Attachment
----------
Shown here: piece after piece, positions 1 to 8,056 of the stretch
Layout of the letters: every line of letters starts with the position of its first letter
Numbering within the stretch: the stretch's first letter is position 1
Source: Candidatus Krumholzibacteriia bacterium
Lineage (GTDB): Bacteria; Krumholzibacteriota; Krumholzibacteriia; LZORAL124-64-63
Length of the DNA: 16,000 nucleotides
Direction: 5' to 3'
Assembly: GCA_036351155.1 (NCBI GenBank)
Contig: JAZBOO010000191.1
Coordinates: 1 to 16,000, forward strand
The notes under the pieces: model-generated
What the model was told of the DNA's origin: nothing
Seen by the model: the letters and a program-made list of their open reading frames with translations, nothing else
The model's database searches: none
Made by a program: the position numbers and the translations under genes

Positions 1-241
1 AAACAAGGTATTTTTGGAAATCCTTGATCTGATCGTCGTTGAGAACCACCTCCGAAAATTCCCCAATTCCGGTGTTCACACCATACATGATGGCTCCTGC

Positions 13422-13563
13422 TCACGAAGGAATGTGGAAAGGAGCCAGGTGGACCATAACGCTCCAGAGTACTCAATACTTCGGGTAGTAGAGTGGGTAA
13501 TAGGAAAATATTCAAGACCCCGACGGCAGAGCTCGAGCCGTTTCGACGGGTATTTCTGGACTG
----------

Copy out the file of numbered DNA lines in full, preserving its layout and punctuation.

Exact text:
Shown here: piece after piece, positions 1 to 8,056 of the stretch
Layout of the letters: every line of letters starts with the position of its first letter
Numbering within the stretch: the stretch's first letter is position 1
Source: Candidatus Krumholzibacteriia bacterium
Lineage (GTDB): Bacteria; Krumholzibacteriota; Krumholzibacteriia; LZORAL124-64-63
Length of the DNA: 16,000 nucleotides
Direction: 5' to 3'
Assembly: GCA_036351155.1 (NCBI GenBank)
Contig: JAZBOO010000191.1
Coordinates: 1 to 16,000, forward strand
The notes under the pieces: model-generated
What the model was told of the DNA's origin: nothing
Seen by the model: the letters and a program-made list of their open reading frames with translations, nothing else
The model's database searches: none
Made by a program: the position numbers and the translations under genes

Positions 1-241
1 AAACAAGGTATTTTTGGAAATCCTTGATCTGATCGTCGTTGAGAACCACCTCCGAAAATTCCCCAATTCCGGTGTTCACACCATACATGATGGCTCCTGC

Positions 13422-13563
13422 TCACGAAGGAATGTGGAAAGGAGCCAGGTGGACCATAACGCTCCAGAGTACTCAATACTTCGGGTAGTAGAGTGGGTAA
13501 TAGGAAAATATTCAAGACCCCGACGGCAGAGCTCGAGCCGTTTCGACGGGTATTTCTGGACTG